Kate and Tully meet as teens, both of them outsiders in their school. They form a bond that cements and binds their friendship through thirty years of life and love. Tully, the abandoned daughter of an alcoholic mother and unknown father strives to be loved and to that end chooses a life in the spotlight. Kate, always a little in Tully’s shadow, chooses a more mundane life; marriage and motherhood. Through their many ups and downs, fights and jealousies Tully and Kate are always devoted friends until Tully begins to interfere with Kate’s raising of her teenage daughter Marah. Although it seems as if their friendship is over and cannot be repaired one event will bring them back together… friends forever.
I’ve had my ups and downs with Hannah over the years, but I have to say I loved this book, even if it was a bit predictable. A lot of the subject matter hit close to home, I needed the tissues at the end. Although this was a long book I read it in two days. If you like contemporary fiction about friendship this book is a must read.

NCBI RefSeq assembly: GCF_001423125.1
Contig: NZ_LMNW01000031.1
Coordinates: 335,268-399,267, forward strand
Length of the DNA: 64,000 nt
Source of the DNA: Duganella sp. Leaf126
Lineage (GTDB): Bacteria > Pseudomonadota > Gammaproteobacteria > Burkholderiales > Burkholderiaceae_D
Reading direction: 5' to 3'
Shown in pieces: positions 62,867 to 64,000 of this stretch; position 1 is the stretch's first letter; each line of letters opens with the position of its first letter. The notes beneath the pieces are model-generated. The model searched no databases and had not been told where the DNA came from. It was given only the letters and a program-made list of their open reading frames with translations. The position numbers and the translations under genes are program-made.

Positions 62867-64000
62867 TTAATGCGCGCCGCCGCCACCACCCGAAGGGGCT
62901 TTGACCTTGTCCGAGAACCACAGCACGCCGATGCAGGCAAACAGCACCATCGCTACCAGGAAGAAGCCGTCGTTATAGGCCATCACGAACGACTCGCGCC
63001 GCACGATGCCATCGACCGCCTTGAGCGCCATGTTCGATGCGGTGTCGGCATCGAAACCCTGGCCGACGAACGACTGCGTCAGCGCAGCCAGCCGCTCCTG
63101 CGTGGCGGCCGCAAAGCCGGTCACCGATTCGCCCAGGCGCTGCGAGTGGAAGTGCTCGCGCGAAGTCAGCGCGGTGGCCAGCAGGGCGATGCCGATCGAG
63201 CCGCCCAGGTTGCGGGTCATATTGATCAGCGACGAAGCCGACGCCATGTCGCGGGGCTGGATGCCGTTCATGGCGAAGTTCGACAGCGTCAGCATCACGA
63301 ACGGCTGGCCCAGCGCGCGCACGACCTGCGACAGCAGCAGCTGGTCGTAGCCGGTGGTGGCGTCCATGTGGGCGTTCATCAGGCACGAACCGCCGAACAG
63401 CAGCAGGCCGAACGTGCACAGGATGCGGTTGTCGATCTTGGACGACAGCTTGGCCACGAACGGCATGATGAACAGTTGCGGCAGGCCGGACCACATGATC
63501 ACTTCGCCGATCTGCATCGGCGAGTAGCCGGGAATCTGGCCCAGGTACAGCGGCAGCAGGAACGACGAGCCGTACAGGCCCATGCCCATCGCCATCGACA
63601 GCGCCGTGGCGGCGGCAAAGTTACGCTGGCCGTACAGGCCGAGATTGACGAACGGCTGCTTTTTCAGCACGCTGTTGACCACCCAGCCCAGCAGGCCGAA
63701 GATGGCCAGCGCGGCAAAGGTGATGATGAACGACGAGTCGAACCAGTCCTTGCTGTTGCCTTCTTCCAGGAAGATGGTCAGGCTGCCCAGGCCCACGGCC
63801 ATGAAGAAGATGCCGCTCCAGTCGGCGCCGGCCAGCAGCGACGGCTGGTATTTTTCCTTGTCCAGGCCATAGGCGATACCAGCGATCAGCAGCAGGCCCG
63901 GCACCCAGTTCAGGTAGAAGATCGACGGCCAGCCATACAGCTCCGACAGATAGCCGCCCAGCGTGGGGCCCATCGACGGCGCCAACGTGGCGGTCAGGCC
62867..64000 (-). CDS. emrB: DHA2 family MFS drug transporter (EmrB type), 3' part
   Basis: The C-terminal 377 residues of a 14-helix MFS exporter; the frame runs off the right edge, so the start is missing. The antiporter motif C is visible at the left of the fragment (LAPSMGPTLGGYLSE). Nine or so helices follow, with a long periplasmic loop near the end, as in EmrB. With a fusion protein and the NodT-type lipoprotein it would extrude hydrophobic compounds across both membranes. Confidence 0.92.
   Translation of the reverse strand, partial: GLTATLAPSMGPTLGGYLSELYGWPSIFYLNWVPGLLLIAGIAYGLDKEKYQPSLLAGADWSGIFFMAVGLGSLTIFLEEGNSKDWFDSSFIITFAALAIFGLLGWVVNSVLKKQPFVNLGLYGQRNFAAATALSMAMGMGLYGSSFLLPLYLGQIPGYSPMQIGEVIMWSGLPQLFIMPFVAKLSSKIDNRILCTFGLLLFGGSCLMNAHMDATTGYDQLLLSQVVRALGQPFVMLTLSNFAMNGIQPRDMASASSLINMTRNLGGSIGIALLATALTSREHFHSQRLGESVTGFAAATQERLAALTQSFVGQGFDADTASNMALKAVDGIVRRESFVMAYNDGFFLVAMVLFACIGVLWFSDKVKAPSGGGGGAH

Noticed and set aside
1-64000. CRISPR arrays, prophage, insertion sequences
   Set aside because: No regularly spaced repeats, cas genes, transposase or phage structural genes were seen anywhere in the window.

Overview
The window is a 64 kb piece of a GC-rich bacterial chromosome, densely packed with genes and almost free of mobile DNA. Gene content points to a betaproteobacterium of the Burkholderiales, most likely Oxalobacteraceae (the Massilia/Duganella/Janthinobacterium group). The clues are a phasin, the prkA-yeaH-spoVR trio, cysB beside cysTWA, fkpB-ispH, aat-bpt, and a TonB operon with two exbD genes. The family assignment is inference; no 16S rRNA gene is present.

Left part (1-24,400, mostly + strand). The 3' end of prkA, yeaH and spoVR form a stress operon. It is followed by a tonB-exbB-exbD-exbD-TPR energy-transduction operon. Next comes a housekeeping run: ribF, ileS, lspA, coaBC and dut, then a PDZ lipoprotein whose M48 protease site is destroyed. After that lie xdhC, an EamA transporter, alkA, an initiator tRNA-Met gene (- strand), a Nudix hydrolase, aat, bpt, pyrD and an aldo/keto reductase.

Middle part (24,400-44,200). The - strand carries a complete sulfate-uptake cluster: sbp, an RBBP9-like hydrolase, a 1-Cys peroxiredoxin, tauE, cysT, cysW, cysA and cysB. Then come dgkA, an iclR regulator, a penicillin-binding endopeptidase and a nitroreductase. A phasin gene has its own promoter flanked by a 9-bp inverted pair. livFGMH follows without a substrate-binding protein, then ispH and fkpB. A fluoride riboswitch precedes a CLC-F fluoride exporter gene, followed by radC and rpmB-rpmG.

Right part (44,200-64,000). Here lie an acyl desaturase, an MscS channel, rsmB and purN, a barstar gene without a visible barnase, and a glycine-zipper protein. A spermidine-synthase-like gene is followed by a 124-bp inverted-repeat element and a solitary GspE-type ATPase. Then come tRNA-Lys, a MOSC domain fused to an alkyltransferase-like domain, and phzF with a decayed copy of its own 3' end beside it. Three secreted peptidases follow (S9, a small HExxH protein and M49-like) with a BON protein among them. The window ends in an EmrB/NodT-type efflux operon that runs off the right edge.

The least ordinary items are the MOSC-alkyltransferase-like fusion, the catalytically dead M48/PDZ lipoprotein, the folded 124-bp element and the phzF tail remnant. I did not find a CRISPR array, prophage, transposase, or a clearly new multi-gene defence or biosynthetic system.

Book No: 11
Title: In the Woods
Author: Tana French
No. of Pages:429
In the Woods is not only a mystery but a look at how the past shapes everything in our lives, and how psychological damage that is deeply buried is always there waiting for a chance to pop out its head and say got ya’.
Adam “Rob” Ryan was the victim of a mysterious crime when he was 12 years old. He is found alive but the two friends he was with disappear and Adam has total amnesia regarding the events of his ordeal. Now as an adult he goes by Rob and has told no-one about his background except his partner Cassie, with whom he has formed a unique friendship. They are both detectives on the Murder Squad, and when a young girl is found brutally murdered in the same place where Rob and his friends were the long ago victims the linking of the two crimes is inevitable. Or is it?
Well written, intricately plotted and with characters that were completely believable I found I could not put down this book. For those who expect their mysteries to be tied up in a neat little package, beware, this book ends the way life often does; not every question will have an answer.